Alan Joyce appraised the current situation in a speech following Qantas’s most recent market update.
Qantas Group CEO Alan Joyce has outlined the recovery program for its two airlines after the latest report on its economic performance showed that business was “slowly turning the corner.” He said that all of the group’s domestic crew and corporate employees were back at work, as well as a small number of its international aircrew, hailing this as “a huge improvement on where we’ve been.” But Joyce did not shy away from mentioning the staggering financial damage of the Covid-19 pandemic, saying that Qantas expects to post a statutory loss of more than A$2 billion (about US$1.54 billion) in the 2021 financial year, on top of the A$2.7 billion (US$2.08 billion) loss recorded last year.
The airline boss also elaborated on new cost-cutting measures at the company. These include a two-year wage freeze for all Qantas Group employees, plus a reduction in sales commissions for travel agents on international fares from five percent to one percent, due to take effect in the middle of 2022. Joyce also announced a limited voluntary redundancy program for Qantas International cabin crew. “We have to stay focused on managing our costs, especially given the competitive environment,” he explained. “But ultimately, this is part of being able to one day grow again.”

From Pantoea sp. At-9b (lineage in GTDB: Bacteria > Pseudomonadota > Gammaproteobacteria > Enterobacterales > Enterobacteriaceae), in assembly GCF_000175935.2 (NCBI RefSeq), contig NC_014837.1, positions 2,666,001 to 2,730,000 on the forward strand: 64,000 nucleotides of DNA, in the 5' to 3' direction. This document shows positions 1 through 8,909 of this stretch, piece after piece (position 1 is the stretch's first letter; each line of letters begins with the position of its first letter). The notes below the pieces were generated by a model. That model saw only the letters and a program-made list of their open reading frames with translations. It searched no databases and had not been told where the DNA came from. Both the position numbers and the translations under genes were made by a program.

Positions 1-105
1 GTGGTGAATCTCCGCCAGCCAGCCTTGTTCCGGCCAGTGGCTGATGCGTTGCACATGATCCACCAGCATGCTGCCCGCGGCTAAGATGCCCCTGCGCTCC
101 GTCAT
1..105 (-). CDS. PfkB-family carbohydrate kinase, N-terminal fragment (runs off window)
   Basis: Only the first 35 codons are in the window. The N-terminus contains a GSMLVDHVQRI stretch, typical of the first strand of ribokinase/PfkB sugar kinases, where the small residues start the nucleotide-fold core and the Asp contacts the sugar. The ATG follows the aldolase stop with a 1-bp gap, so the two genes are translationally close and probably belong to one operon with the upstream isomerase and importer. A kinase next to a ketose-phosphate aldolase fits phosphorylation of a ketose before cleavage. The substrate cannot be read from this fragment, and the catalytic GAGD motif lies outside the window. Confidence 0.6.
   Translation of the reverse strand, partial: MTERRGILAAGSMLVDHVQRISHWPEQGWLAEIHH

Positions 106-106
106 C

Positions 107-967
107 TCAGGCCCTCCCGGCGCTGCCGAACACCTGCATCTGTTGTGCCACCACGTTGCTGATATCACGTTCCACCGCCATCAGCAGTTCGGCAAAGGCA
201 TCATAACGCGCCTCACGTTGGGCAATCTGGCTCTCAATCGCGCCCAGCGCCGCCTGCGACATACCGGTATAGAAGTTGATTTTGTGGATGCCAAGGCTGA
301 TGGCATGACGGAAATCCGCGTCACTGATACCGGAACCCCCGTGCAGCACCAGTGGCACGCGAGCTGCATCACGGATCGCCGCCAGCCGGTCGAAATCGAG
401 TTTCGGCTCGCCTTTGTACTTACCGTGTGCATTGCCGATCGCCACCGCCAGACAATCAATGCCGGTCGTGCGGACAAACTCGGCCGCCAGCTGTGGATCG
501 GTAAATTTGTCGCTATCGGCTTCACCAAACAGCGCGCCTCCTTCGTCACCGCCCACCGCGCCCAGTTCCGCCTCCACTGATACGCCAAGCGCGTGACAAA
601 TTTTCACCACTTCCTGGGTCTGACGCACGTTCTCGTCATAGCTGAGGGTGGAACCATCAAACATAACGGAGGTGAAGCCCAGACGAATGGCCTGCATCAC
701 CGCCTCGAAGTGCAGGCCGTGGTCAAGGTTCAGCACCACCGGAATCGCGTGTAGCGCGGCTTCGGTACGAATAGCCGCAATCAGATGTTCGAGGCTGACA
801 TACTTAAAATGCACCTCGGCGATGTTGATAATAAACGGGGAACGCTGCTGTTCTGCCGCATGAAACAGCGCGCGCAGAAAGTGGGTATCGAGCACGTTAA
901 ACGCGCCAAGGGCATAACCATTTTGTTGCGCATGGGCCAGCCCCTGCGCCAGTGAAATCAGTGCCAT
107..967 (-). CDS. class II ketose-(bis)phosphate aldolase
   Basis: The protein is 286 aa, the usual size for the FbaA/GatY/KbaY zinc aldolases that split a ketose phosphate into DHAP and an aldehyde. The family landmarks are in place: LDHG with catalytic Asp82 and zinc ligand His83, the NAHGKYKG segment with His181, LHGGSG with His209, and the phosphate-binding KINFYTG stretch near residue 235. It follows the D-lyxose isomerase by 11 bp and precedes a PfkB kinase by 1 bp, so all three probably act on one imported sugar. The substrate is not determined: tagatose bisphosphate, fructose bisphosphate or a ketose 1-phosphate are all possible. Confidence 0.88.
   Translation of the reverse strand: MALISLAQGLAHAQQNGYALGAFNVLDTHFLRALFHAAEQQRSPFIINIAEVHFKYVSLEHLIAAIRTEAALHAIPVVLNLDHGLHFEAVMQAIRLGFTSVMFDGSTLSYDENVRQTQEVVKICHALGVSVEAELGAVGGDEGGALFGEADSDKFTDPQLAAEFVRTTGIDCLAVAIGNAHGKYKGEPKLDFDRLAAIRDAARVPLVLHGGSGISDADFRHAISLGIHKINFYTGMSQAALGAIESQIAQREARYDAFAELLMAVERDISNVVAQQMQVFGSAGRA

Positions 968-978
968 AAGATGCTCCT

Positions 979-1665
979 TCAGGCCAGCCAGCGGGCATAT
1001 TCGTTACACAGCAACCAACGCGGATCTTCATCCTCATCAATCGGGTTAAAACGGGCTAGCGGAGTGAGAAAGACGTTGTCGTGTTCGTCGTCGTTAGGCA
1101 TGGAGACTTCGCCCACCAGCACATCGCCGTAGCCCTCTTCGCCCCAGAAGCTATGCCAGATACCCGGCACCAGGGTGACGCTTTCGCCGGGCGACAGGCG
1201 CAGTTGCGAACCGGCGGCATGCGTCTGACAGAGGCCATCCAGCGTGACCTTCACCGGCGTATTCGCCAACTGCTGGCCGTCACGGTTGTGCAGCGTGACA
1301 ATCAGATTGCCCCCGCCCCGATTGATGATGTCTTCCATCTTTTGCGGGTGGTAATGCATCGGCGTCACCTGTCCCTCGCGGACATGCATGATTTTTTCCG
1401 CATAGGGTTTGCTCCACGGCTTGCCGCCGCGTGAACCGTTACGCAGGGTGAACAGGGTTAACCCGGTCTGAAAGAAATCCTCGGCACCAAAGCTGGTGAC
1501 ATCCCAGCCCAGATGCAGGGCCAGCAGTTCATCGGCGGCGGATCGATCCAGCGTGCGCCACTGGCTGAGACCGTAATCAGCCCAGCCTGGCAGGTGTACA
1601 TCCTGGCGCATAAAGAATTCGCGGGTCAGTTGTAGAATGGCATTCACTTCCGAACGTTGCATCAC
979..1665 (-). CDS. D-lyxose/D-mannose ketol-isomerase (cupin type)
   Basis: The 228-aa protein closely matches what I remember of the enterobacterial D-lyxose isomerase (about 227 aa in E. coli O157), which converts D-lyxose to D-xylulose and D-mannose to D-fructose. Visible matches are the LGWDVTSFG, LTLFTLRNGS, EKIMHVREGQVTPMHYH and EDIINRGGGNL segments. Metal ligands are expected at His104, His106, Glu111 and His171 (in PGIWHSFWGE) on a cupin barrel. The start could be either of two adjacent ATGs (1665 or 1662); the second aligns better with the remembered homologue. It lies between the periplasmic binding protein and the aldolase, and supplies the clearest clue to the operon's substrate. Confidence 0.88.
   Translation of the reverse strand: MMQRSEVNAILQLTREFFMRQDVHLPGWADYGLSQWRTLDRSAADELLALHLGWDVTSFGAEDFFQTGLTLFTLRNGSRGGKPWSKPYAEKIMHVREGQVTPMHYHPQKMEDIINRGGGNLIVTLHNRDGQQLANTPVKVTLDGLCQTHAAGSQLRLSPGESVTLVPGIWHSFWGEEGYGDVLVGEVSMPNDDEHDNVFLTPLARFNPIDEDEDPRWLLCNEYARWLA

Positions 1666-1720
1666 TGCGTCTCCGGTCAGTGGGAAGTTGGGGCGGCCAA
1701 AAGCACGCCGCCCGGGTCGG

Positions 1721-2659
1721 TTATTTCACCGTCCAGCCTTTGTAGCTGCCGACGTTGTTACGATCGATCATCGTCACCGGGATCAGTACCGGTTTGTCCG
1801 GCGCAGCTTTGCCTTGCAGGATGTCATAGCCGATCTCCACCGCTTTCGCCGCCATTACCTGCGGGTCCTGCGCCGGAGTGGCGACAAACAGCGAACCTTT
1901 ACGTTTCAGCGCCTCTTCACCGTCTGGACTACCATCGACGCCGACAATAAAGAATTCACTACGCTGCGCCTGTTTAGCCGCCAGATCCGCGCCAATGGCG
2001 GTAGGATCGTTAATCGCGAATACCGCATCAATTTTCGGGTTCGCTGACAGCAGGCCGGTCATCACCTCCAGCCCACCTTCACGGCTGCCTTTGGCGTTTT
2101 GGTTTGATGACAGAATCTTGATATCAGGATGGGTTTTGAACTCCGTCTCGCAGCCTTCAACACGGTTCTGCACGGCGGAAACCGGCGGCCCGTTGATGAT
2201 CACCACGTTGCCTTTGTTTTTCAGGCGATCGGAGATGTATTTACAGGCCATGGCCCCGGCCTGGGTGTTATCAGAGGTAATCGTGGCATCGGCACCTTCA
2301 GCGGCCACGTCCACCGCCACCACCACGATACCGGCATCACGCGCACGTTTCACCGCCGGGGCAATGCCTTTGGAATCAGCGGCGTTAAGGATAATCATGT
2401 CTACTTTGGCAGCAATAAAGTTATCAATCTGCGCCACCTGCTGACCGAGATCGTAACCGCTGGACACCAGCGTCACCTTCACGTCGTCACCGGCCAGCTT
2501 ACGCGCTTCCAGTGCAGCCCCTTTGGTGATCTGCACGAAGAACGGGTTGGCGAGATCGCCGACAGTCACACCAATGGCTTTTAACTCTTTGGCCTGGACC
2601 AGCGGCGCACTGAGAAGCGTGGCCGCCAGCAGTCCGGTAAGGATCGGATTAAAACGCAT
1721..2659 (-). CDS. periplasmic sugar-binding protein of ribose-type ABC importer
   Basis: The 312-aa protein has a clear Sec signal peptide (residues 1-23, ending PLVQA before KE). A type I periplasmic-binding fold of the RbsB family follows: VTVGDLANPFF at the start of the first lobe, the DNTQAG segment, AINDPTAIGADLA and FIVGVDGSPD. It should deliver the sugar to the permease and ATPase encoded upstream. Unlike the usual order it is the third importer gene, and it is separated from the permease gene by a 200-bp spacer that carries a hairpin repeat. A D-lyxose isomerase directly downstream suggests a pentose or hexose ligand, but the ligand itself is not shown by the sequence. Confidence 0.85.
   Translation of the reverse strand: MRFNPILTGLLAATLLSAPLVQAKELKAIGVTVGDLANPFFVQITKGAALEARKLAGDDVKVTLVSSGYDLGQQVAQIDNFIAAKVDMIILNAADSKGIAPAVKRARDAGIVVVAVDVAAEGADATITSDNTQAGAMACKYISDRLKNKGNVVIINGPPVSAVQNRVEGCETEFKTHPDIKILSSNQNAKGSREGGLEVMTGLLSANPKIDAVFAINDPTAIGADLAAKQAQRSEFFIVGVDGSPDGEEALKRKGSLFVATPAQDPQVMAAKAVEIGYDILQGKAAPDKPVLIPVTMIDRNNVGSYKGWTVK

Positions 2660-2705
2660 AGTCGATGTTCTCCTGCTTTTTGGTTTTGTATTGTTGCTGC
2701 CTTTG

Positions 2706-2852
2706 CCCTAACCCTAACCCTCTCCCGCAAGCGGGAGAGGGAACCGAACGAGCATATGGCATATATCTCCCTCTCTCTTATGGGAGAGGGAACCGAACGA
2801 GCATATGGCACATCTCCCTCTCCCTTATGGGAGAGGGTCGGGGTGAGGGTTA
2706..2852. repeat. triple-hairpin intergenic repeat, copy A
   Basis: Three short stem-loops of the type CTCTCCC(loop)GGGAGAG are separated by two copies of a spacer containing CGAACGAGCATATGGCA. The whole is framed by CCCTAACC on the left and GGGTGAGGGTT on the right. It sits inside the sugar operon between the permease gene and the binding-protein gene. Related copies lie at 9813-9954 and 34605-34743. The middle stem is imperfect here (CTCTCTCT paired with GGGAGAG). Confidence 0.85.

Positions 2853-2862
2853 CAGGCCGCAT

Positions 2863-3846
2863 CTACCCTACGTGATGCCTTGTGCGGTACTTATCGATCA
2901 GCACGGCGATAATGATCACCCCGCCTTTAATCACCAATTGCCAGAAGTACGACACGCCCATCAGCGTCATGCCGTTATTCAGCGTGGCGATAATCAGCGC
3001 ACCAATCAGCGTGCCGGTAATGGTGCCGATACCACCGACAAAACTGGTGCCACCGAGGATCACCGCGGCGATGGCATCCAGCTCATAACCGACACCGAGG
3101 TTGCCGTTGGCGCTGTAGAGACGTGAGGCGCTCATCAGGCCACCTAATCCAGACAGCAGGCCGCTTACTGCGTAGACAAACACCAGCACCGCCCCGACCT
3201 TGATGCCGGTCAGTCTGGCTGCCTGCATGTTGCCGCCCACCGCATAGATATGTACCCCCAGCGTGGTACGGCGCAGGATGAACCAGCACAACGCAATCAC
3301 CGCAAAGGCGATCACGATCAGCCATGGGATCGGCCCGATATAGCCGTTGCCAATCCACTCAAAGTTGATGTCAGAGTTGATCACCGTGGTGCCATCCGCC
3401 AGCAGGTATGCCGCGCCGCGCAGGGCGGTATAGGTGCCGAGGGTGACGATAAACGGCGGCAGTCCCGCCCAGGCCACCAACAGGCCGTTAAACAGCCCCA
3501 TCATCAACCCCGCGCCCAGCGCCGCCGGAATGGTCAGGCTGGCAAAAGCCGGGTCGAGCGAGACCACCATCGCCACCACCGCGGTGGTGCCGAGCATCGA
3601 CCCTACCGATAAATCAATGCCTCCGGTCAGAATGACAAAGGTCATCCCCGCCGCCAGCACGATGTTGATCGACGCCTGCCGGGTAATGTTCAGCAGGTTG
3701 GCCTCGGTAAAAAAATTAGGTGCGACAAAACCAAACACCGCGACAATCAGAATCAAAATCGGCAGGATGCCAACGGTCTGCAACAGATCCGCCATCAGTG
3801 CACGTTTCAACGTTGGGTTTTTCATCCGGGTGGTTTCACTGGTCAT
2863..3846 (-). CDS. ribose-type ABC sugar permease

Joyce said domestic travel was the main driver of the group’s recovery, with Qantas and Jetstar on track to reach a combined 95 percent of pre-pandemic domestic capacity for the quarter ending in June, and well over 100 percent for the next financial year. He added that business travel is now at 75 percent of pre-Covid levels, while the addition of 38 new domestic routes has helped drive domestic tourism and generate more revenue.
As for the international market, passenger capacity on trans-Tasman routes is about 60 percent of what it was in 2019. Joyce said the two-way travel bubble with New Zealand and a continued strong performance of Qantas Freight has lowered the net cost of non-operational international flying assets from A$5 million a week to A$3 million per week.
Earlier this month, the group postponed its planned resumption of international services to late December, matching the new timeline for the completion of Australia’s nationwide vaccine rollout. “Australians have done an amazing job keeping a lid on Covid,” Joyce said. “Imagine if we put that same focus on the vaccine rollout. Opening up by the end of the year seems very achievable under those circumstances.”